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"Rejected connection from {0}; Not authenticated and whitelist is set."

{
public class PlayerDatabase : IGlobalModData
{
public readonly string Profile = "https://forum.openra.net/openra/info/";

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jrb0001 Jul 10, 2018

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This should be configurable through command line arguments, through the mod yaml or both.

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IGlobalModData classes can be overriden in mod.yaml. See the PR description for syntax.

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Ok, I completely forgot about that during the review. Being able to override it through command line arguments would be a bonus, but the advantages of it are a bit questionable.

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pchote commented Jul 10, 2018

It might be a good idea to differentiate between "no auth information received", "unknown key", "key revoked" and "general verification failure" to help the player without leaking too much.

We have that to an extent in the login widget:

  • No info returned → "Failed to connect to the OpenRA forum. Please check your internet connection."
  • Unknown key → "Your authentication key is not connected to an OpenRA forum account." → "Back" button copies to the clipboard and shows the "Add to your UCP" message (see screenshots above).
  • Revoked key → User is automatically logged out (keys destroyed) and the UI reverts to the first step in the link process
  • General verification failure → There is no verification during login, it is just a normal info fetch using the fingerprint. This surfaces when connecting to a server, but I don't see a good way to expose this. Right now it is treated as a non-fatal error and the user is silently downgraded to an anonymous player. I can't think of a case where this would systematically fail except where someone is being malicious, so i'm not sure we want to surface this in the UI.

I will fix the other comments when I have a few spare minutes.

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jrb0001 commented Jul 10, 2018

I was thinking about sending a message like these in the ServerError order. Maybe also in a chat message (but that's not really useful until an authentication based admin role is implemented). So ok, that's also bonus because such a situation should be unlikely with normal users.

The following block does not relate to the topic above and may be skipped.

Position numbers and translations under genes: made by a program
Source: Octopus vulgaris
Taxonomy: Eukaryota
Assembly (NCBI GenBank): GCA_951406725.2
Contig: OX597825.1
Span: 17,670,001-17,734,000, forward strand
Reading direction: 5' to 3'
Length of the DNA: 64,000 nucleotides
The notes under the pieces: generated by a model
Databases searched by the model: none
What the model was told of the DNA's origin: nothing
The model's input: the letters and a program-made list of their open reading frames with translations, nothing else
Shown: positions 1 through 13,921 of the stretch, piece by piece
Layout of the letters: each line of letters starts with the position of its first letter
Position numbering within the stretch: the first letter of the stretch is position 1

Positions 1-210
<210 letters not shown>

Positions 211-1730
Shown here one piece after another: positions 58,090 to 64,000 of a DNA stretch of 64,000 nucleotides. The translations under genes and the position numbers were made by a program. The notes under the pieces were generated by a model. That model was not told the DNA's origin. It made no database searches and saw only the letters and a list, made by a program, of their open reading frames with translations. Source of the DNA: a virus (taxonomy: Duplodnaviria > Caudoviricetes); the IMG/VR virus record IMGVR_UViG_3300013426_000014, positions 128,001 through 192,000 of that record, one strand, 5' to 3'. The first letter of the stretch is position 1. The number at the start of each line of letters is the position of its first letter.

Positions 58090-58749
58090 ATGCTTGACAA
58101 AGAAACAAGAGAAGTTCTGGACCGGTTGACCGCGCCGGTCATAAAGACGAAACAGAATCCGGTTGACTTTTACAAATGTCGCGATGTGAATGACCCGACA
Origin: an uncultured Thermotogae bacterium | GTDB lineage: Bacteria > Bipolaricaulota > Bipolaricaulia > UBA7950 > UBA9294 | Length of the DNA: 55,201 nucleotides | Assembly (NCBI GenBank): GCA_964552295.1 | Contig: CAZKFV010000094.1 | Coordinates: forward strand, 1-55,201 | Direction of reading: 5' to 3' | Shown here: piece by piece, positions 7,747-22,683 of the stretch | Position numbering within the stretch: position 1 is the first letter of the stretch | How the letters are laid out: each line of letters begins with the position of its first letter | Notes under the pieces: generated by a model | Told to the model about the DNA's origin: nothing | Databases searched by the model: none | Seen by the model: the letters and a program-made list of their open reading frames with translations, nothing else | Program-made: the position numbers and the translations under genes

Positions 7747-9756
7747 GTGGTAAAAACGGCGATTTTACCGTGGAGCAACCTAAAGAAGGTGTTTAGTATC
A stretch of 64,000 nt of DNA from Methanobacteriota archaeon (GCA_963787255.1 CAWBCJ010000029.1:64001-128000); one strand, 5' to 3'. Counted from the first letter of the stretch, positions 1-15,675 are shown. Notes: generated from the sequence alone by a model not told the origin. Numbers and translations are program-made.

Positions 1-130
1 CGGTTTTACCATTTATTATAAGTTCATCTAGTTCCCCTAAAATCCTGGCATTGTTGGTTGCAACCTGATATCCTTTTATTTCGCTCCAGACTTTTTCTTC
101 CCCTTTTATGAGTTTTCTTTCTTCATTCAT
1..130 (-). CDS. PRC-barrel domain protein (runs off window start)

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chrisforbes commented Jul 12, 2018

There are serious issues with the auth implementation here. Do you want details on this PR, or disclosed privately?

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pchote commented Jul 12, 2018

Email please.

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jrb0001 commented Jul 12, 2018

@chrisforbes Are those serious issues already present in bleed? If not, then I don't see any disadvantages in a public disclosure which would help reviewers to check in that area more carefully.

I also found an issue with the design of this implementation which is quite easy to abuse depending on the user behaviour. But there is a relatively easy way to reduce it to just an a active MITM vulnerability which would be considerably harder to pull off. To counter that one as well, TLS with PKI is probably the easiest solution although it means more work for server operators.

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pchote commented Jul 12, 2018

Are those serious issues already present in bleed? If not, then I don't see any disadvantages in a public disclosure which would help reviewers to check in that area more carefully.

This is a fair point. We’re not going to merge this while it has known implementation issues, so there should be little harm in mentioning them here if you would prefer to have them in the open.